Aug 2018 29

Indradevi - IdolsIndradevi
Category: Darkwave / Electronic
Album: Idols
Blurb: Cinematic atmospheres collide with Cambodian pop melodies and Southeast Asian musical motifs to create a unique sound enabling Indradevi to stand out in the overly saturated synthwave genre.


One might not imagine that the traditional sounds of Southeast Asia would translate well to a Western musical format, but Los Angeles darkwave act Indradevi breaks the mold with the band’s second full-length album, Idols. With vocalists Rumany Long and Sophea Pel lending their skills to founders Barong and Rangda, Indredevi incorporates Cambodian songwriting sensibilities into the familiar sounds of darkly electronic soundscapes, making the band quite a unique entity in the overly saturated world of ‘80s inspired synthwave. Foreboding atmospheres hinting at unseen menace and spiritual peril haunt the album, coupled with striking passages that juxtapose layers of synth and guitar with elements of Cambodian pop, Indonesian gamelan, and vocals that alternate between English and Khmer.

From the onset of “The Dream,” this writer could not help but be reminded of a soundtrack to an ‘80s Van Damme flick, the ambient textures and melodic passages transporting the listener to Southeast Asia, where the album’s title track then plunges us into a brooding mesh of crystalline synths and catchy melodies. Those unfamiliar with the characteristics of the Khmer language and Cambodian music may find some of the melodies and vocal harmonies odd or even atonal, but they in tandem with some rather ghostly effects only help to augment the record’s exotic setting. A distinct cinematic quality pervades on tracks like “The Assassin,” its strange harmonies of synth and gongs supplemented by dynamic guitar leads and an outro that could easily encompass a whole song unto itself, while the vocal effects in “A Hundred Fires” seem reminiscent of those utilized by Shikhee in Android Lust, which along with a forceful beat and shimmering glassy textures make it one of the album’s high points. The same can be said of “Afterglow” as its drum & bass rhythms and airy ambience make for a lovely mix, and the incorporation of sampled percussive passages in “Kerala” elevate the otherwise straightforward synthwave track into more worldly territory that seems somehow reminiscent of Deep Forest. “Fall Fall Fall” is somewhat disconcerting as its bursts of distorted descending synth and guitar lines bounce off the vocals for a rather challenging listen, while the instrumental tracks, “The Night of Black Magic” and “Dancer in the Cemetery” both add further to the sense of Idols as a soundtrack to an unseen movie.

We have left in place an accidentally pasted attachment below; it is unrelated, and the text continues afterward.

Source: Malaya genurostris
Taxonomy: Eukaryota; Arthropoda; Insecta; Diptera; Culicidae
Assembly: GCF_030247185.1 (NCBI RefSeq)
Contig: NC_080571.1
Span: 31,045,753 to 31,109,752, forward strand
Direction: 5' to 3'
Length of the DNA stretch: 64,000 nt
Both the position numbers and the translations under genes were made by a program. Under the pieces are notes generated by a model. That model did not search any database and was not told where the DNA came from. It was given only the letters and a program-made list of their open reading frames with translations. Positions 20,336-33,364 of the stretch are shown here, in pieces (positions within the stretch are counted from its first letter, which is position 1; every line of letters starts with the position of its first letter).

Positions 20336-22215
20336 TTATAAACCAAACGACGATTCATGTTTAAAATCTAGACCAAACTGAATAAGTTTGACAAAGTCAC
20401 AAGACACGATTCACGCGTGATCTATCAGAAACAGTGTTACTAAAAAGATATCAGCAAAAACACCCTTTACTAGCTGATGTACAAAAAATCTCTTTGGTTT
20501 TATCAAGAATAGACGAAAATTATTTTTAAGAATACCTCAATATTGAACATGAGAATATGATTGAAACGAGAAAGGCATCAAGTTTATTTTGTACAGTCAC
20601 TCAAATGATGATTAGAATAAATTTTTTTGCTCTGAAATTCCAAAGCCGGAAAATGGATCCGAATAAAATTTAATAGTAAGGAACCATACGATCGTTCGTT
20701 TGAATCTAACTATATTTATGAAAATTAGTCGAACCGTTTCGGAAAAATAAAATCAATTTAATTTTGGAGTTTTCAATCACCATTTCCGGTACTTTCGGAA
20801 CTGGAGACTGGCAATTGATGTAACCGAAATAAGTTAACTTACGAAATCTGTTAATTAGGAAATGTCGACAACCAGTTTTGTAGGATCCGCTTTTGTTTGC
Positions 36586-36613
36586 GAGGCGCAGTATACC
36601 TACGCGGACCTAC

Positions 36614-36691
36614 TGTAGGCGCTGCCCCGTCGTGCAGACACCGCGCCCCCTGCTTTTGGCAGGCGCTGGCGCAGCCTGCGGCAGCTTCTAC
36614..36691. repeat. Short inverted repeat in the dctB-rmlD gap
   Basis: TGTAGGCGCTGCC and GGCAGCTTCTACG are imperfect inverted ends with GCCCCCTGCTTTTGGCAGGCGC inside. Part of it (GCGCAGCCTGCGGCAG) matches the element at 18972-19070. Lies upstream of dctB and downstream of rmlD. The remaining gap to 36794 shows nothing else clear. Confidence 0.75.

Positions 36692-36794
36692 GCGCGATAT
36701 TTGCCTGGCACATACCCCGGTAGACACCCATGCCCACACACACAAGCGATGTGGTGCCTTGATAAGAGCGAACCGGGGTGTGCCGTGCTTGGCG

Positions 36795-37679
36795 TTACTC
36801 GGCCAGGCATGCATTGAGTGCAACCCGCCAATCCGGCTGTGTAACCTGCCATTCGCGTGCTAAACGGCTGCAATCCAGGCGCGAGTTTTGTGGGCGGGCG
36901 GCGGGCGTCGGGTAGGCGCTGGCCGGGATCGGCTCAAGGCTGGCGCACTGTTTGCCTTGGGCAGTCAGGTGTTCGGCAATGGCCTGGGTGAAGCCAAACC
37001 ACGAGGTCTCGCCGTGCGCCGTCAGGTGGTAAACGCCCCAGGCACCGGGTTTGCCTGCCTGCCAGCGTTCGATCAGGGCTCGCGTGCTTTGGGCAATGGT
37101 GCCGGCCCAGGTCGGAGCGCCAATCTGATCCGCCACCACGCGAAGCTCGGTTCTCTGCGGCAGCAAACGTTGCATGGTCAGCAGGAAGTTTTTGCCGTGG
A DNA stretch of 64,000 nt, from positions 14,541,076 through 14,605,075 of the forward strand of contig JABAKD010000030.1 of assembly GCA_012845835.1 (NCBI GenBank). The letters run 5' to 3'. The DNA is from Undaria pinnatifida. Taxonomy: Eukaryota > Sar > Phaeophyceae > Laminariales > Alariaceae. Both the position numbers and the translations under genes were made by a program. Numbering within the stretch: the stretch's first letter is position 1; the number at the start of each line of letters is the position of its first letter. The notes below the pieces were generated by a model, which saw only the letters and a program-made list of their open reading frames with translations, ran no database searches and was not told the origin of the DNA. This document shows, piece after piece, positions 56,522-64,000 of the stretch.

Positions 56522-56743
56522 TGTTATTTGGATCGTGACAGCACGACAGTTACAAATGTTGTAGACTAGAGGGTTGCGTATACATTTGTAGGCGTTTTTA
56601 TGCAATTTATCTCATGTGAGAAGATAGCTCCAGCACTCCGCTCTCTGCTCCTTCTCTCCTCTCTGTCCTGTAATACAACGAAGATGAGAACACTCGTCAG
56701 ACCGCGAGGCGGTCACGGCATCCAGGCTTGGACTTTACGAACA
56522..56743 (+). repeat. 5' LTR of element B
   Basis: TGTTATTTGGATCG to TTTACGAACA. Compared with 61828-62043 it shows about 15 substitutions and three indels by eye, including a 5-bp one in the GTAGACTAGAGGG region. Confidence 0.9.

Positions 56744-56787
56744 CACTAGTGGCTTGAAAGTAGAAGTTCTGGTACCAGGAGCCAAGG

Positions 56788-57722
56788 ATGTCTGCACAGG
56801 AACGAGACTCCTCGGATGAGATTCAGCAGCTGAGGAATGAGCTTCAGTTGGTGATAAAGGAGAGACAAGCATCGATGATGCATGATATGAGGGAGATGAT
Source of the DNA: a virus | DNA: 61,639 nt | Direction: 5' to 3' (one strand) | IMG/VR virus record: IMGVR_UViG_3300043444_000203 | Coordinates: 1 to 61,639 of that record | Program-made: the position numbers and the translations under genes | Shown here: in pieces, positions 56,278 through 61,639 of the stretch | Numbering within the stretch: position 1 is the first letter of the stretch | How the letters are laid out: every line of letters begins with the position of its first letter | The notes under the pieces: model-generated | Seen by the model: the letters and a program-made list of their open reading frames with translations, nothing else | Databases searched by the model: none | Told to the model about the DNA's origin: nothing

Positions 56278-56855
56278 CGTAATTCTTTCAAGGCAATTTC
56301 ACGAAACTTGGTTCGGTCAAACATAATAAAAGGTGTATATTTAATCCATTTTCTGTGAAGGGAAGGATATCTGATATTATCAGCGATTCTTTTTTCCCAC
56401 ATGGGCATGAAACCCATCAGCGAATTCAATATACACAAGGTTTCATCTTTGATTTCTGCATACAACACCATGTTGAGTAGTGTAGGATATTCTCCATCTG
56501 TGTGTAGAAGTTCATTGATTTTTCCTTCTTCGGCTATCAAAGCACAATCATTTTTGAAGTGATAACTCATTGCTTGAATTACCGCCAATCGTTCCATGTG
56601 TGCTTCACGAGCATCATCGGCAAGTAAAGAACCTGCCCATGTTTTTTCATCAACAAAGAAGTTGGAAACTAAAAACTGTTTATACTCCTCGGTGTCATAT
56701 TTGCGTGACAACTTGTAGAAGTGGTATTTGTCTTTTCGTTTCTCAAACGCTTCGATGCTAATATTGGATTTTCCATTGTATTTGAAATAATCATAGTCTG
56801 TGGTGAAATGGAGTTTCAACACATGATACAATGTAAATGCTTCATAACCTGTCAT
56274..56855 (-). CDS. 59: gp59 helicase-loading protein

If one were to electronically recreate the soundtrack to AKIRA created by Geinoh Yamashirogumi, or perhaps create a darker, more horror themed version of John Carpenter’s Big Trouble in Little China, one might come close to what Indradevi has done on this sophomore outing. The blend of Eastern and Western musical modes on Idols would be little more than a gimmick in the hands of most in synthwave, but Indradevi manages to do so with a precision as eerie as the album’s ambient moods, allowing the band to stand out in a densely populated genre.
Track list:

  1. The Dream
  2. Idols
  3. Dance Without Joy
  4. The Assassin
  5. Afterglow
  6. Your Scream
  7. The Night of Black Magic
  8. A Hundred Fires
  9. Kerala
  10. Beneath the Eclipse
  11. Fall Fall Fall
  12. Dancer in the Cemetery

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Cleopatra Records
Website, Facebook, Twitter, Bandcamp, YouTube
Purchase at:
Ilker Yücel (Ilker81x)

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